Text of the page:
Dickinson's emotional life – the subject of wild speculation, from hints of lesbian entanglements with her sister-in-law to the presumption of a failed love affair that led to heartbreak and hermeticism – is never neglected by her biographer, but, as Sewall recognised:
The whole truth about Emily Dickinson will elude us always; she seems almost wilfully to have seen to that.
The recognition of his biography's limits was characteristic of Sewall's essential modesty, which, combined with a mild, wry sense of humour, made him such an attractive figure. Named by Yale's President in the early 1950s to head a committee on "Manners and Morals", Sewall announced:
I have never had any manners, and my morals are slipping badly. But I'll bluff it through.
Andrew Rosenheim.3

Citations

  1. [S210] Social Security Death Index.
  2. [S232] Ancestry.com, North Carolina, Marriage Records, 1741-2011.
  3. [S205] Newspaper, The Independent, 6 May 2003.

Richard Black Sewall1

M, #15674, b. 19 June 1837, d. 28 October 1917
     Richard Black Sewall was born on 19 June 1837 in Massachusetts.2,3 He was the son of Moses Sewall and Louisa Lentner.1 Richard Black Sewall died on 28 October 1917 in 66 Beacon Street, Boston, Massachusetts, at the age of 80 unmarried.4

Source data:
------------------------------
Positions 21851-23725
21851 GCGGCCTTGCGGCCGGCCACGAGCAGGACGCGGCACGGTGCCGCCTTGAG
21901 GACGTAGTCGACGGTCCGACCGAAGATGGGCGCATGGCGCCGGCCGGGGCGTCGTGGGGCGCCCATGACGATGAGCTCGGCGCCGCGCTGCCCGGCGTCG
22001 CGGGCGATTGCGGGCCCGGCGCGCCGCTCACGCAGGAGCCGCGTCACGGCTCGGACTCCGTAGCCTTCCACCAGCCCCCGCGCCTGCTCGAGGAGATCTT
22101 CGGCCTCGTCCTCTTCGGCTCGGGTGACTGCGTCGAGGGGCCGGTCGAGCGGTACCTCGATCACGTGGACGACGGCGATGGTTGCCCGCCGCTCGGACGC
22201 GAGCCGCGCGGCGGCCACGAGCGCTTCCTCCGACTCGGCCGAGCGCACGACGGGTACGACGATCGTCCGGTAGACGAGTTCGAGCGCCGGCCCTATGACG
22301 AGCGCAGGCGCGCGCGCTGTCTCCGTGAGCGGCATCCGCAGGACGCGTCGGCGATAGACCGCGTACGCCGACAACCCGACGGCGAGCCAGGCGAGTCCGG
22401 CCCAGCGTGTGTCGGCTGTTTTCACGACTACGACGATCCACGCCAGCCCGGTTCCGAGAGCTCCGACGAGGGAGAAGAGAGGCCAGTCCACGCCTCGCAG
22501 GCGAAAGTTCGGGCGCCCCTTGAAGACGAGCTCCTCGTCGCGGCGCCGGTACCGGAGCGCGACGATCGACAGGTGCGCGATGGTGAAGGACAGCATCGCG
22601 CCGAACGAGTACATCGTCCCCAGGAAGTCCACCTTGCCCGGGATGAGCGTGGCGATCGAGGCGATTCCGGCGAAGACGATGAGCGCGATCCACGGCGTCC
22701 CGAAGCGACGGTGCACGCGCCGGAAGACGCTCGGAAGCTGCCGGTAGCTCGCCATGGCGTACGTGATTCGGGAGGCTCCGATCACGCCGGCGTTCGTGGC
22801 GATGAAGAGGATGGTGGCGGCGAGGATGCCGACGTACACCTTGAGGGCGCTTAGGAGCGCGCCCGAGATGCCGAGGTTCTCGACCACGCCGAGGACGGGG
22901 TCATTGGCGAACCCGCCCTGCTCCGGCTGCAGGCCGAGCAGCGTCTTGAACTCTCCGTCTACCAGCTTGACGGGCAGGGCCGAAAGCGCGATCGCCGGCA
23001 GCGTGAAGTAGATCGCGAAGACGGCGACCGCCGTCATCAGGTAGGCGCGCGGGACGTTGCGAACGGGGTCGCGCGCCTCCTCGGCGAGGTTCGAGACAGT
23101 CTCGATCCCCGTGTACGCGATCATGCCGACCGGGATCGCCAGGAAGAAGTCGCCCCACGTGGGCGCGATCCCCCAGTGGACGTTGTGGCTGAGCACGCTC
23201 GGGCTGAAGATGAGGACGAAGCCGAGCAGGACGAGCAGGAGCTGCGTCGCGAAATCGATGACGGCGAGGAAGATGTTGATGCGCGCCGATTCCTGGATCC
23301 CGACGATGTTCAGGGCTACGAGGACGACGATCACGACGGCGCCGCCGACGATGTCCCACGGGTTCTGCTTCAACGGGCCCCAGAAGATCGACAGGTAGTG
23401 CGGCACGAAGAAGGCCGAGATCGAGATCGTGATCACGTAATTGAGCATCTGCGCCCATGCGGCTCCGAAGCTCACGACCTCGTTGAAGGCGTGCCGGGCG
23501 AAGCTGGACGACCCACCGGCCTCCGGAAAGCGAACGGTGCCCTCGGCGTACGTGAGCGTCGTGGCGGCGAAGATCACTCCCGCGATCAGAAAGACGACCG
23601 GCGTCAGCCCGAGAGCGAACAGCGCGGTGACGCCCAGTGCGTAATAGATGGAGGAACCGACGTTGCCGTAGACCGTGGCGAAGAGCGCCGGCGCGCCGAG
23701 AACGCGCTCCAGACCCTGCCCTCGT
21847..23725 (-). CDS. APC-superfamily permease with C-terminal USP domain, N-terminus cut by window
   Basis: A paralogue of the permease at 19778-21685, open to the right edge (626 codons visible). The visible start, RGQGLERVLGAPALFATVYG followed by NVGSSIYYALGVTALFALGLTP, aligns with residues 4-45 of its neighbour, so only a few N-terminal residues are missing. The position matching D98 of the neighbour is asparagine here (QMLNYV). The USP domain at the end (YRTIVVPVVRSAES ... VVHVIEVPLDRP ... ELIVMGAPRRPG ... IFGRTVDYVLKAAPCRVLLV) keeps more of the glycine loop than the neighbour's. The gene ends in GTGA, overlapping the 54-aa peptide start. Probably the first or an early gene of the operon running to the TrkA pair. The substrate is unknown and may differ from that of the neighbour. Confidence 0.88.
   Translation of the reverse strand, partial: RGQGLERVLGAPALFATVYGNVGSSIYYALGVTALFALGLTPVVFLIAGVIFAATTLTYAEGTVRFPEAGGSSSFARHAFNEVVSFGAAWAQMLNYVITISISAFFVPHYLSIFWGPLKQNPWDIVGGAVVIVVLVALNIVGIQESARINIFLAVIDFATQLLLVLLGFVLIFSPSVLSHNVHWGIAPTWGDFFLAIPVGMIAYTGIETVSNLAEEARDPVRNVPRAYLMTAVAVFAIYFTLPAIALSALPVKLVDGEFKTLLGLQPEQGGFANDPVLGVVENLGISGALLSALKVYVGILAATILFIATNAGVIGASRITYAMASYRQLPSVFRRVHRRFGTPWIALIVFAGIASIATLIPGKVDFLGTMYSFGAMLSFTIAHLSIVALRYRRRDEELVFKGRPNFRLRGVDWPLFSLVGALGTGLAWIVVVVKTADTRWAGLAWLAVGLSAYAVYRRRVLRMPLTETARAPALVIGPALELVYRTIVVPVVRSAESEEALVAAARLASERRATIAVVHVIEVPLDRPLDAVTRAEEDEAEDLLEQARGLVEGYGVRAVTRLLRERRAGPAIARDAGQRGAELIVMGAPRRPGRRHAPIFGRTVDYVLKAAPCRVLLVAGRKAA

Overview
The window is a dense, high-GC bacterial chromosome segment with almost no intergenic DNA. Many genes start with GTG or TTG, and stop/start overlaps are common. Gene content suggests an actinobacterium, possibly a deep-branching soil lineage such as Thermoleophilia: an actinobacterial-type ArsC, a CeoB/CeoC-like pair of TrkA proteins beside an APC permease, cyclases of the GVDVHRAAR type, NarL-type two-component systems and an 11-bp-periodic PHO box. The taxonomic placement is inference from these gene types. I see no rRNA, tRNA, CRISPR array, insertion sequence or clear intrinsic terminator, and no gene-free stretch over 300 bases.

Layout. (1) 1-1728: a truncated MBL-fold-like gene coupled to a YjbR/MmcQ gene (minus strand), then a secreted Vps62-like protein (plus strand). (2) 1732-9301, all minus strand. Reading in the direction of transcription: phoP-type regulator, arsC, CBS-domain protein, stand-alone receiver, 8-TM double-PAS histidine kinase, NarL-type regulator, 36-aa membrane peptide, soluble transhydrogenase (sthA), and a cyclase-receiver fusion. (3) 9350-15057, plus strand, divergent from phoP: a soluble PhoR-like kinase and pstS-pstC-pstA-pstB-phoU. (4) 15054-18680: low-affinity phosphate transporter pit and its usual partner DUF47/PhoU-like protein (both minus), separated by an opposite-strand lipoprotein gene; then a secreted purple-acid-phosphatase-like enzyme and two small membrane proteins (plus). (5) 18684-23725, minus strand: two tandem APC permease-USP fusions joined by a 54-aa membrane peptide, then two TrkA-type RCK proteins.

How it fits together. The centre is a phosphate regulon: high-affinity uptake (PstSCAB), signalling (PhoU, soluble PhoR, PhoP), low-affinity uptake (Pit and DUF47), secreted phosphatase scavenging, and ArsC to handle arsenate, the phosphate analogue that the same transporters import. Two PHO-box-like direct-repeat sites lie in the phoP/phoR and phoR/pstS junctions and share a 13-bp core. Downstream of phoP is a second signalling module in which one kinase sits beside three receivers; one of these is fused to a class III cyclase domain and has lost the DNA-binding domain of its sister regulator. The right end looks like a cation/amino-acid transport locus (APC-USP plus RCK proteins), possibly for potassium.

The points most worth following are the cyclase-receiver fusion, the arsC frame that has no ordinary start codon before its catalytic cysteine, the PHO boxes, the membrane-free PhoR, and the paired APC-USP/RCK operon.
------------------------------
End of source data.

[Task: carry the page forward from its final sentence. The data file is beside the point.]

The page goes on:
He had long been associated with the Sewall Day Cordage Company of Boston and since the winding-up of the affairs of that concern he had been president of the Warwick Cotton Mills.4

Citations

  1. [S109] 1850 United States Census.
  2. [S208] 1900 US Census, Boston Ward 11, Suffolk, Massachusetts.
  3. [S364] Eben Graves, The descendants of Henry Sewall. Vol. II (Unpublished), #140.
  4. [S205] Newspaper, Boston Daily Globe, 30 October 1917.

Richard Brent Sewall1

M, #18003, b. circa 1813, d. 19 July 1839
     Richard Brent Sewall was born circa 1813.1 He was the son of Dr. Robert D. Sewall and Mary (Polly) Brent.1 Richard Brent Sewall died on 19 July 18391 and is buried in Poplar Hill Cemetery, Clinton, Prince George's County, Maryland.2

Citations

  1. [S205] Newspaper, Daily National Intelligencer, (Washington, DC) Thursday, July 25, 1839.
  2. [S392] Website findagrave.com (http://www.findagrave.com/) "# 23622086."

Richard Forristall Sewall1

M, #18883, b. 26 July 1914, d. 5 March 1972